If you were running for an Oklahoma public office on November 2, 2010, it was a good day to be a Republican. Republican candidate Mary Fallin will become Oklahoma’s first female governor, winning over 60% of the popular vote over her Democratic opponent, Jari Askins. Republican Janet Barresi won the race against Democrat Susan Paddack and independent candidate Richard Cooper with almost 56% of the popular vote.
Barresi will be the first Republican to be elected (rather than appointed) to the office of State Superintendent of Schools in Oklahoma, and will end the 20 year reign of Sandy Garrett when she takes office in January 2011. (Thanks to Wendy Pratt for the clarification, I had earlier posted she will be the first Republican to serve – see comments below for details.) I’m sure there is quite a bit of buzz in the Oklahoma State Department of Education today following this electoral result, amplified to an even louder volume than it’s been in past months. Ever since Garrett announced she would not seek re-election, employees at the SDE have been contemplating their future employment prospects after two decades of departmental political stability at the top. 2011 is going to be an interesting year for education in Oklahoma.
I’m a bit mystified by the quotation in today’s Daily Oklahoman from Heather Sparks, the 2009 Oklahoma teacher of the year. She’s quoted saying:
“It’s a win, win for education [that SQ 744 was defeated.] We have let the public know, really put the giant spotlight on the fact that we are in the bottom five every year. We can do better if we have more resources. It needs to be a priority in our state.” Sparks, who teaches at Taft Middle School, said the lack of resources classrooms face – particularly when it comes to technology – is astounding.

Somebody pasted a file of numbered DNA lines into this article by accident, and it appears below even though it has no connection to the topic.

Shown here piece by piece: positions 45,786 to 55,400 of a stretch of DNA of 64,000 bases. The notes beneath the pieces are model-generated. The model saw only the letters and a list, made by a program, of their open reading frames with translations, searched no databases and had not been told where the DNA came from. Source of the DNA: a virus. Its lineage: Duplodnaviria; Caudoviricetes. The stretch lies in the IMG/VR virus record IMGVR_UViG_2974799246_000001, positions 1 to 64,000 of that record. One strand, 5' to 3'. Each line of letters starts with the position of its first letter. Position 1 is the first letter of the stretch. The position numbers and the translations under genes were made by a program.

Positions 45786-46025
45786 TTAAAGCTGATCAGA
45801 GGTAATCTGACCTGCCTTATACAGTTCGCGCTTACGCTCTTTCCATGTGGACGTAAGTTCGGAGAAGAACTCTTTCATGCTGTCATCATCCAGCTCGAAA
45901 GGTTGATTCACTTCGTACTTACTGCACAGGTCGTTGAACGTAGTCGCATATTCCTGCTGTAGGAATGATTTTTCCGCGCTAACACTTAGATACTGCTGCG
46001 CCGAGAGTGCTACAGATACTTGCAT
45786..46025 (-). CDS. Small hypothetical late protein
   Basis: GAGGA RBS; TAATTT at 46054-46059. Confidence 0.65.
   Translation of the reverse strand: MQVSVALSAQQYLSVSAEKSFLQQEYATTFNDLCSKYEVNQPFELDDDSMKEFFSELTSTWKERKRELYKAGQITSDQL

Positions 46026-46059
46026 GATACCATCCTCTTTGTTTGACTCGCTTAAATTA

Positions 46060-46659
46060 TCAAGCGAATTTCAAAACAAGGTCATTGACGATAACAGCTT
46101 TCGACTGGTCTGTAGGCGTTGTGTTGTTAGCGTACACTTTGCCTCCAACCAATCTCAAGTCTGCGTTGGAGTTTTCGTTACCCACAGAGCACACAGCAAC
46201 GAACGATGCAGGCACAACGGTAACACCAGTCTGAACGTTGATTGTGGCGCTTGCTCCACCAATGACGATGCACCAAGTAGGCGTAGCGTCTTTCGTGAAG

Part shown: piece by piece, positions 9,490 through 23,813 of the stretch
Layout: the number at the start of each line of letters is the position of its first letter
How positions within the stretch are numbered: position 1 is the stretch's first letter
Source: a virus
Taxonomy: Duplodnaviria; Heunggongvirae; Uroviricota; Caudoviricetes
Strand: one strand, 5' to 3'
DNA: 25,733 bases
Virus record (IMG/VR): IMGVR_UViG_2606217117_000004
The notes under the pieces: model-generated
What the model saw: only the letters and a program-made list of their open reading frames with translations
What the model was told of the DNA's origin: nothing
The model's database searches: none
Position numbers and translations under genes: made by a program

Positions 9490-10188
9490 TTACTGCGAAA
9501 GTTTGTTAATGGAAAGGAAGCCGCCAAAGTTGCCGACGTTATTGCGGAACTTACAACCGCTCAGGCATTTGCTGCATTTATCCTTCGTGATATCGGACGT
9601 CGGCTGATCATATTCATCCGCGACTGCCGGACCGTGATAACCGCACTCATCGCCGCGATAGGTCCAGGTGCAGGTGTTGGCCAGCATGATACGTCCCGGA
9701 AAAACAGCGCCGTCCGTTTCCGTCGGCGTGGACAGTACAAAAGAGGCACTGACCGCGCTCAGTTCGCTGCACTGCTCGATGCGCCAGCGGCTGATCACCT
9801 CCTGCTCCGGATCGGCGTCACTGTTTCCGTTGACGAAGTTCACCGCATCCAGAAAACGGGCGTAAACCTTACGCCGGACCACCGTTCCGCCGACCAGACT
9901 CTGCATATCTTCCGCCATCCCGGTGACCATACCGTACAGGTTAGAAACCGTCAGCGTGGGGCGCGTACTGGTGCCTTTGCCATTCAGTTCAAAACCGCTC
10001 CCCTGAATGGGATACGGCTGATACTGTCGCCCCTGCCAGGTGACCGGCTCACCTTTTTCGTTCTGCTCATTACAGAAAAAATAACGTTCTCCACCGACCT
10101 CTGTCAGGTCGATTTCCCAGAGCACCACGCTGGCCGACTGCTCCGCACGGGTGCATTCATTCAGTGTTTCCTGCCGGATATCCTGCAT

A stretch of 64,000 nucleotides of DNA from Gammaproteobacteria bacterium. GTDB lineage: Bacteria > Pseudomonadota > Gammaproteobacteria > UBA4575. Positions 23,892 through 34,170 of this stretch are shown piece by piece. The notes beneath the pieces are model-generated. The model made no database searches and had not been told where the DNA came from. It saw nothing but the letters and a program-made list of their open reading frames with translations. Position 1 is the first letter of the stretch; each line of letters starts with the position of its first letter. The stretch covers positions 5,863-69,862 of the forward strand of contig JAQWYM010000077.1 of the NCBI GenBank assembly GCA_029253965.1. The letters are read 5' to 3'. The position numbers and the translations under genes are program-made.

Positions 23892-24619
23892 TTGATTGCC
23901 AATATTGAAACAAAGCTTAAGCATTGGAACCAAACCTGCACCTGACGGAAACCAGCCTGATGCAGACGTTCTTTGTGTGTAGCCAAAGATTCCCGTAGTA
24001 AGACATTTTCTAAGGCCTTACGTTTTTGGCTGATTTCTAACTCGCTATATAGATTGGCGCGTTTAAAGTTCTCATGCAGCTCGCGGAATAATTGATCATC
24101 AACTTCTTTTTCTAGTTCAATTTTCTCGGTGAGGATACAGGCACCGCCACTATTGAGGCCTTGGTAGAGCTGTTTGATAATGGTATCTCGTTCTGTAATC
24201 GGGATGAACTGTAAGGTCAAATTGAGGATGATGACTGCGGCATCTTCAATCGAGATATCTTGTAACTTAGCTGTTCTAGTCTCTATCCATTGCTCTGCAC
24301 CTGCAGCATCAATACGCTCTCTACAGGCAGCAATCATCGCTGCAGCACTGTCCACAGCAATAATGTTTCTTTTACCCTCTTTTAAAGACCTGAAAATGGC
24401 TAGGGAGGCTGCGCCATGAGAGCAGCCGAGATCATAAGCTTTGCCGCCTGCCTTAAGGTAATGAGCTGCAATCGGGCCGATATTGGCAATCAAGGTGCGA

Indeed the low level of funding for education in our Oklahoma public schools IS astounding, and the failure of the Oklahoma legislature to adequately fund public schools is exactly what state question 744 sought to remedy. Since our Oklahoma legislators chose to supplant rather than supplement educational budgets with lottery funds (as discussed in Monday’s podcast) and used federal stimulus dollars this year to replace rather than supplement state education dollars in the budget, financial prospects for our schools in 2011 are going to be extremely bleak.
What kind of plan do the successful opponents of SQ 744 have? None that we’ve heard so far. Janet Barresi, like Barack Obama, will take the helm of an organization facing extremely grim economic challenges. I hope our Oklahoma leaders can come together and work together for the benefit of our children and communities in 2011, and find ways to provide exceptional educational opportunities rather than ones which are just “OK.”
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- Archived Keynote and Co-Presentation with Miguel - 2007